These are the best podcasts/bits of audio I've listened to this month...

August 2019

That Infernal Noise (Der var en infernalsk støj-net) – Niels Pugholm

A sound art piece by the Danish sound artist Niels Pugholm. This is a Google translation of the Danish description of the piece on his website: Through a series of recorded conversations with old workers from the Frederiksværk steel rolling mill, I have made a sound installation based on their remembered sound pictures of the steel production.

Thanks to Jennifer Macey for playing this at her excellent Listening Party in Port Kembla in August.

Towel of Song: a documentary musical – CBC The Doc Project

Yes, it’s a documentary musical about towels. Turkish towels. Turkish towels look very pretty, but do they really do what a towel is supposed to?

Recommended to me by Mike Williams.

July 2019

Moon Graffiti – The Truth

To celebrate the fiftieth anniversary of the Apollo 11 moon landing, the Truth has replayed (repodcast?) their first ever episode, back from 2010. The story is inspired by a real contingency speech written in 1969 by William Safire for Richard Nixon titled “In Event of Moon Disaster.” If you were going to be left to die on the moon, wouldn’t you want to write your name in moon dust too?

The Quiet in the Land – Glenn Gould

As well as being an extremely gifted pianist, Glenn Gould also made film and audio documentaries. Excellent, weird ones. This audio documentary is about Mennonites in Manitoba. We hear the intimate, raw, sometimes certain and sometimes confused reflections of Mennonites as they consider the impact of modern life on their culture. I’m not sure if Gould intended this to be listened to on headphones or not. There are often two entirely different tracks playing on the left and right channels. You might hear a sermon in one ear, and a Mennonite man talking about how many in their community now have TVs in the other. In headphones, you can kind of switch the sides of your brain to concentrate on one or the other. But on a speaker, it comes out as a very confusing cacophony of words and sound.

The Quiet in the Land was made for CBC Radio in 1977 and is the third part of the Solitude Trilogy, three documentaries united by the theme “withdrawal from the world”. Part one of this trilogy, is The Idea of North an entrancing mash-up of voices talking about Canada’s far north. This track is an except, but you can listen to the whole thing on Spotify here (there’s also a few bootlegs on YouTube). Thanks to Andrea Valentino for sharing this recommendation in the Bello Collective.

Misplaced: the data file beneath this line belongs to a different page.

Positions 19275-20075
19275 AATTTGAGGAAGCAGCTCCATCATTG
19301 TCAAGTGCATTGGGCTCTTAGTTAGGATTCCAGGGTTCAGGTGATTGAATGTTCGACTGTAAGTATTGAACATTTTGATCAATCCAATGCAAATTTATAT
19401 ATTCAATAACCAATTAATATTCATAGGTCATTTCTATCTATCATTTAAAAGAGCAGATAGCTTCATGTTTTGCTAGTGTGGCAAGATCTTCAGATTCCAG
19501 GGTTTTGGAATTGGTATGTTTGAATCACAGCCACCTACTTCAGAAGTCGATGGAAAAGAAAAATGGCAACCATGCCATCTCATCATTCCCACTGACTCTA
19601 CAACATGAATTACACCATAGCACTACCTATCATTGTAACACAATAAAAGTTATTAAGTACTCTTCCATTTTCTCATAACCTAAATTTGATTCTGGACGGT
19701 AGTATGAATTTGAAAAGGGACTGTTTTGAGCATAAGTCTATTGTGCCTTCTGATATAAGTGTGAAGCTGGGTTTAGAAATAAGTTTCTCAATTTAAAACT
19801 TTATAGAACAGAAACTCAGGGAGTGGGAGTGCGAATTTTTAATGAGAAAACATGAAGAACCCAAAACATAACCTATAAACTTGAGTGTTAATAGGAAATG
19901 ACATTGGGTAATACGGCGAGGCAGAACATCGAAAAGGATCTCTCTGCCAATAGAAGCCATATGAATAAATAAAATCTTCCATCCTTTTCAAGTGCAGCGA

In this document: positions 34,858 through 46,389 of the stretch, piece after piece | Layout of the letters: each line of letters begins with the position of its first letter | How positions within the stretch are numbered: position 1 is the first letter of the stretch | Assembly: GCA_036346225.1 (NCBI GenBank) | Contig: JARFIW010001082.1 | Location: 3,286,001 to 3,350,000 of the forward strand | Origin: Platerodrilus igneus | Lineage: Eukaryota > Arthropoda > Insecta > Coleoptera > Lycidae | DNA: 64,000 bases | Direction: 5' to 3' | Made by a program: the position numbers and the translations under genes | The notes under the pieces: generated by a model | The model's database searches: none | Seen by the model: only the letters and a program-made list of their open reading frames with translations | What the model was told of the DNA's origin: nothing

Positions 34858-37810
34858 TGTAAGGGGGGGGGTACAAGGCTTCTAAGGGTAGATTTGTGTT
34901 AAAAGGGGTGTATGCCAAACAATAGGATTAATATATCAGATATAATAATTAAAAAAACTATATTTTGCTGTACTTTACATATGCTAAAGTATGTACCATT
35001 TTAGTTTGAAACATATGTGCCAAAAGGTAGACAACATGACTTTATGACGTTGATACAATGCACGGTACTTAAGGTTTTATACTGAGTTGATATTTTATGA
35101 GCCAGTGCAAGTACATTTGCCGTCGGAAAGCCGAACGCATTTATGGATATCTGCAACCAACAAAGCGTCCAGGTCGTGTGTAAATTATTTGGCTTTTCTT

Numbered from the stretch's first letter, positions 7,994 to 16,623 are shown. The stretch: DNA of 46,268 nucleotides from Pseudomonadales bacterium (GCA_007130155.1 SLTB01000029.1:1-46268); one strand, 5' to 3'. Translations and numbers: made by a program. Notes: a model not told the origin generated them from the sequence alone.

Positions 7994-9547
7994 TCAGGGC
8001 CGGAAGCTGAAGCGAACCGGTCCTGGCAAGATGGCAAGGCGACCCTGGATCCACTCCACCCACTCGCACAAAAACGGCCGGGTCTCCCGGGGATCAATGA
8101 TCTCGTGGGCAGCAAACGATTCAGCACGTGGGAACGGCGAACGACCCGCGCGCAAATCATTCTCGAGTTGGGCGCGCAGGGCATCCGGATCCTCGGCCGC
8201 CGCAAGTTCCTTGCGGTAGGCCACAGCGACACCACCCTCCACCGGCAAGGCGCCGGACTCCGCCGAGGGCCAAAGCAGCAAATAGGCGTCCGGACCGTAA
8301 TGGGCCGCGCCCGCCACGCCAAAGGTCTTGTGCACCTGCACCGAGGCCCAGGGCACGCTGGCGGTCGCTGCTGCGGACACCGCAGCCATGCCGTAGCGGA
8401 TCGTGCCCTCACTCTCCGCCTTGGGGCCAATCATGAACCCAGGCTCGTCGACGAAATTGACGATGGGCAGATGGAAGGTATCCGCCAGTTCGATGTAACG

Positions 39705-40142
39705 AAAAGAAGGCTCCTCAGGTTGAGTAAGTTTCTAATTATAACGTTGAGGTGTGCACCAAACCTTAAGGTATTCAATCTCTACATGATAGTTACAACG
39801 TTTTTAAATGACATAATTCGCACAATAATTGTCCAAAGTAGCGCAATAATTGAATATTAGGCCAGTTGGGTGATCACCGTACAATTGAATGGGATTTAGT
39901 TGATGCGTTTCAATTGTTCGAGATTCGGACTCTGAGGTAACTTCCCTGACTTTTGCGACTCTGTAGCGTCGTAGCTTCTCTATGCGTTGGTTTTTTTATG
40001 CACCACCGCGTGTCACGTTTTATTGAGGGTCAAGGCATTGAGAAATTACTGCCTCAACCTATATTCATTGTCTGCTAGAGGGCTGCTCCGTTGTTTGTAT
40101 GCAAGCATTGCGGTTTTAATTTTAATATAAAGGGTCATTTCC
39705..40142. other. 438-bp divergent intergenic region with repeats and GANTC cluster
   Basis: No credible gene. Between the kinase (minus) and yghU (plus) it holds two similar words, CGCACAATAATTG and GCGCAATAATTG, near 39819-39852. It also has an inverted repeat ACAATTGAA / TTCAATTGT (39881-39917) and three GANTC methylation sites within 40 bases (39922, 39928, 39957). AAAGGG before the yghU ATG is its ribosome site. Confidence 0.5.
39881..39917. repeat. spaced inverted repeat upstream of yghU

How modern life is changing our feet – BBC The Compass

This is the first of a three part series called ‘Changing World, Changing Bodies’. It covers depressing changes to our feet, backs and faces as a result of our sedentary and tech-filled modern lifestyles (spoiler alert the common theme is decay). It’s a pretty straight-up BBC doco style but full of interesting info, such as thr delightful tidbit that will make you feel smug if you live in Australia – turns out our outdoor living is good for our eyesight.

June 2019

Your Undivided Attention – Centre for Humane Technology

This is a new podcast from CHT, a nonprofit organisation set up by a bunch of ex-silicon valley dudes who have seen the error of the former was and are now on a mission to reverse the evils of technology and “realign it with humanity”.
Episodes 1 and 2 feature Natasha Dow Schüll, the author of Addiction by Design. Schüll’s book looks at the addictive nature of pokies – she’s spent years studying how they hold people in an endless loop of play. The parallels with social media and smartphone design are quite terrifying.

May 2019

Is America Ready to Make Reparations? – The New Yorker Radio Hour

This podcast is one of few that I am actually subscribed to and have set to automatically download and enter my queue. In my view, the New Yorker consistently publishes some of the best writing in the world and their podcast is usually of an equally high calibre – albeit less carefully crafted than the magazine. This short series on the case for reparations to African-Americans includes the voices of Ta-Nehisi Coates and a bunch of other, lesser-known clever people, as well as the particularly interesting story about the history of Georgetown University and how students voted to pay reparations to the descendants of the enslaved people who built it.

Itch – Pitt Medcast

This eight minute episode of the University of Pittsburgh’s medical school podcast explains the interesting relationship between pain and itch, as well as some interesting, recent breakthroughs in this surprisingly complex matter of neurobiology. Thanks to Caroline Crampton‘s podcast recommendation feed The Listener for this one.

Sound and Health Cities – 99 Percent invisible

I’m writing this recommendation from a Hong Kong hotel room where I’m hiding from the incessant barrage of jack hammers, pile drivers, heavy hands on car horns and loud, hissing busses one is subjected to on or near street level (19 floors up I have relative quiet). This episode examines how little attention has been paid to sound in cities and the impacts of this neglect. There’s a ray of hope in words from people championing good sound design but I remain pessimistic and sometimes want to run away to live in the wilderness. Then I realise I lack survival skills and this is a terrible idea. Maybe just a country town?